22 Mar

Novels from Southeast Asia

We’re used to reading books about America and Britain. But what about stories from the region closer to home? Know more about Southeast Asia through these books!

Evening is the Whole Day by Preeta Samarasan

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Samarasan’s first novel immerses us in 1980s Malaysia. The story centres around the prosperous Rajasekrharan family. Heading the family is Raju, a rich Indian lawyer who is married to his unhappy wife, Vasanthi. Their oldest daughter escapes to America for university; leaving them with their son Suresh, and six-year-old daughter Aasha.

Moving seamlessly between the past and present, this book slowly peels away the family’s closely guarded secrets: the mysterious dismissal of the family’s servant girl and the death of Aasha’s grandmother, who passed away before the start of the novel.

The book offers an unapologetic look at familial relationships, the rich and the poor citizens of post-colonial Malaysia, and a thrilling examination of the developing nation. Borrow it here.


Lieutenant Kurosawa’s Errand Boy by Warran Kalasegaran

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This book by local author Warran Kalasegaran is a remarkable and intricate story spanning a few decades and centres on a few characters.

An eight-year-old Tamil boy is separated from his father during the Japanese Occupation. He is forced to work for the Kempeitai as a dock worker and renamed Nanban. He learns the Japanese language and its customs from Japanese Lieutenant Kurosawa, studies their martial arts and prays to their Emperor.

20 years later, a young misfit Papatti, who strives to be a successful seamstress, meets a cunning politician and an eager dock worker. Both of them try to win her affection. She is then faced with a harrowing loss, and is forced to find a place in a new world.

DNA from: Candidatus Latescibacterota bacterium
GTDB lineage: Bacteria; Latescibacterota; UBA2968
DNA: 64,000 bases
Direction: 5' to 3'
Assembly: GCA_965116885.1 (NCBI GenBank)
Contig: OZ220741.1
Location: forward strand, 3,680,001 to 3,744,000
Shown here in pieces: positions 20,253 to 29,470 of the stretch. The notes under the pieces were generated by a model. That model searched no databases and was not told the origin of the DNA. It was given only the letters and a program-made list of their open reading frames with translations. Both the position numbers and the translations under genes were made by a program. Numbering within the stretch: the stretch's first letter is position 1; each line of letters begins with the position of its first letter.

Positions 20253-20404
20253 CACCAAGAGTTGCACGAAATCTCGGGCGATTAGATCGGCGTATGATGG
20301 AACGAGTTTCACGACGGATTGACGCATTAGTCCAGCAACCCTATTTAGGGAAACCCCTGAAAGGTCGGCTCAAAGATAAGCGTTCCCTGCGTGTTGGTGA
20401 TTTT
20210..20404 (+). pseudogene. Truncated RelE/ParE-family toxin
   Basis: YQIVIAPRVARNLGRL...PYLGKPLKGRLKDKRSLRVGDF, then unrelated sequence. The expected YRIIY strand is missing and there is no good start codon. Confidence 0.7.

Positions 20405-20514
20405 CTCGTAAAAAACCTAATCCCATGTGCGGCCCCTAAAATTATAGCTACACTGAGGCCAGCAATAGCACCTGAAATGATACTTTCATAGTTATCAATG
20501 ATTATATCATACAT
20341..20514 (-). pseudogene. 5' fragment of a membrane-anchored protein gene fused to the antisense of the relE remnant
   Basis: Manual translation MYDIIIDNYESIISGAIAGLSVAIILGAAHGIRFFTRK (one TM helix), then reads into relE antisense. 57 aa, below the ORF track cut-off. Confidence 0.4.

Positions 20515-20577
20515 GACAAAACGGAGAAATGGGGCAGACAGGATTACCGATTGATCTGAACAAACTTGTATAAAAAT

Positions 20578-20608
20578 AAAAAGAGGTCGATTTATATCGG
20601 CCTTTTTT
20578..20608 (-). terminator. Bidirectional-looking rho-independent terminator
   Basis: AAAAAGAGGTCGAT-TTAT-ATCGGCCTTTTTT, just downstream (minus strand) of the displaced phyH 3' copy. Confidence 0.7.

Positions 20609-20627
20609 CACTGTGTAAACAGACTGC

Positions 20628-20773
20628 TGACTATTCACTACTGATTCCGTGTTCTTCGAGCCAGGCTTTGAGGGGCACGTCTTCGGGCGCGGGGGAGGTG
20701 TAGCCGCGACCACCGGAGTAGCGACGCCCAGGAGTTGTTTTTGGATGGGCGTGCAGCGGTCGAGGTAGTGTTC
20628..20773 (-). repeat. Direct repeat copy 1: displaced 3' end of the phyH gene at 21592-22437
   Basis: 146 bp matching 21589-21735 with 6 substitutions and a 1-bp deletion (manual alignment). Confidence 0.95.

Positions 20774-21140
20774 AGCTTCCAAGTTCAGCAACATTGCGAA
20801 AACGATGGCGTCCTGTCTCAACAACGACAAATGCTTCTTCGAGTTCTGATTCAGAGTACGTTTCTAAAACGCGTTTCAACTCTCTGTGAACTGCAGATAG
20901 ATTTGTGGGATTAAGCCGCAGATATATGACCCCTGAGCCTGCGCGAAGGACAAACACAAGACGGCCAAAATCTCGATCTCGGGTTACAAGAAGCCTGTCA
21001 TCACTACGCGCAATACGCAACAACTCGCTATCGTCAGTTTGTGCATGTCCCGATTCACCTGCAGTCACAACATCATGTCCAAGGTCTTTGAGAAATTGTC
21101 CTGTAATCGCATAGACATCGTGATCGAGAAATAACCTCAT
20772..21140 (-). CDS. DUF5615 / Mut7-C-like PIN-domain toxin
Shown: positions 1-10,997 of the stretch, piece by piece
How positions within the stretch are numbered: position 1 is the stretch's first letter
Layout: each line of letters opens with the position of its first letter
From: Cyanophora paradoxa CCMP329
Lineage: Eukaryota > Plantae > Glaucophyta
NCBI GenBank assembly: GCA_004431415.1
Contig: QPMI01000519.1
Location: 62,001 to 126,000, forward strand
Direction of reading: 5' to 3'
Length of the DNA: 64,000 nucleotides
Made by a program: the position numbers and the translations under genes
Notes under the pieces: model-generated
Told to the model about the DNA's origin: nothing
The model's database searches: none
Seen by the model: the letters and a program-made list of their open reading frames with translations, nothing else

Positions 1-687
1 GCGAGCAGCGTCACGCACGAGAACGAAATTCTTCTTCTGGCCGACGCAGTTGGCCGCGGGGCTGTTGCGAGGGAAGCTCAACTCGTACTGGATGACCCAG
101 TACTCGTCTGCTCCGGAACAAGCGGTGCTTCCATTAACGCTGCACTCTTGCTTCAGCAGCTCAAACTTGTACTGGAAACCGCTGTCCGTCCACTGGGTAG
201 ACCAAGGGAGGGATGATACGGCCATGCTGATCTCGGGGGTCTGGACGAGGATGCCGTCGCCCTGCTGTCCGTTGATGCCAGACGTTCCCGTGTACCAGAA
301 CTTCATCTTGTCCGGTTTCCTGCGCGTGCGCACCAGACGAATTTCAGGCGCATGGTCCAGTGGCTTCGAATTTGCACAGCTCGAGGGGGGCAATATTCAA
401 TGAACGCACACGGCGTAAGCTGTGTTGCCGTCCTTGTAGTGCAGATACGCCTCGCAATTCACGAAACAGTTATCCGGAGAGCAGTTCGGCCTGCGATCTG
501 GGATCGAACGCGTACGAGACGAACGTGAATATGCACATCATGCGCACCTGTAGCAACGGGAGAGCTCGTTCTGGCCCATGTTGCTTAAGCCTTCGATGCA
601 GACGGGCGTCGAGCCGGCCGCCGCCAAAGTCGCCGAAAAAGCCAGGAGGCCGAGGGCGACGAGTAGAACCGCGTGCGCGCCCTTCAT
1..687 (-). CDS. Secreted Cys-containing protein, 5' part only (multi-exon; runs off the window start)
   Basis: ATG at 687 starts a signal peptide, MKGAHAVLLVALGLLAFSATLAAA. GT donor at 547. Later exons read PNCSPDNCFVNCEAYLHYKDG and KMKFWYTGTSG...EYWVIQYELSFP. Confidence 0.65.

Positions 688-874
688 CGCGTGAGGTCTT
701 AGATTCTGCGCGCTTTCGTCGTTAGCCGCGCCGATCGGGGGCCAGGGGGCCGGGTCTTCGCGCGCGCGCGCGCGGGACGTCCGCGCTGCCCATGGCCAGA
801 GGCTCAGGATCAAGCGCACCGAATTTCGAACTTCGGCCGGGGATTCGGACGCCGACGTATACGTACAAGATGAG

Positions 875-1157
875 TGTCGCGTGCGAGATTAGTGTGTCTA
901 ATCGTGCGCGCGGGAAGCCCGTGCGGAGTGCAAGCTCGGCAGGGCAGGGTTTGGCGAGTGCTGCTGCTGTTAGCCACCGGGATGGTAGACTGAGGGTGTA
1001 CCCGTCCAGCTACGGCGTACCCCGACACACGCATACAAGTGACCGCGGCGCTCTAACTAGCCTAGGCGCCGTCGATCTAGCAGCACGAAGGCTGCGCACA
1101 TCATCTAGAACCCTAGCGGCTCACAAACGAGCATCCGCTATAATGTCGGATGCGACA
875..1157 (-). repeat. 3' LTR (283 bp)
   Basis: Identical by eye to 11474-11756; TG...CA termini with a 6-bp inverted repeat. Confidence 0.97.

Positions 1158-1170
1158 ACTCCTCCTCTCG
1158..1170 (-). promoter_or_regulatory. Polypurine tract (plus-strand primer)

The lives of Nanban, Papatti and Lieutenant Kurosawa intertwine in shocking and powerful ways, which begs the question: in the face of war and heartbreak, which character is truly able to reconcile and heal their emotional wounds?

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Read it here.


Sing to the Dawn by Minfong Ho

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Sing to the Dawn is written by Singaporean-Chinese-American author Minfong Ho, who was born in Myanmar and raised in Thailand.

It is about Dawan, a Thai village girl who wins a scholarship to study in a city school. This was not good news to her brother, Kwai, who places second. As jealousy gets the better of him, it causes a rift between the previously close siblings. This is exacerbated by their father, who believes that the city and further schooling is no place for a girl. If Dawan gave up her scholarship, her brother could take her place.

She has to overcome obstacles at every turn and prove to her family that she is fully capable of living independently in the city and has the same right to education as her brother. Her journey of determination and ambition is one that is important for her and readers.

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Borrow it here.


The Sympathizer by Viet Thanh Nguyen

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It is 1975, and Saigon is in chaos. A general of the South Vietnamese army, with the help of his trusted captain, is deciding who would be the final few to leave on the last flights out of Vietnam. The group of chosen soldiers then depart for Los Angeles to start afresh, but unknown to them, the captain who helped pick them is secretly observing and reporting their actions to a higher up in the North Vietnamese army.

The book is about this captain who is torn between two identities. He is born to an absent French father and a poor Vietnamese mother, and studied in America before going back to Vietnam to fight for the Communist cause – the narrator’s duality of caste, education and loyalties drive much of this gripping and refreshing examination of the Vietnam war.

Read this bestselling novel and winner of the 2016 Pulitzer Prize for Fiction here.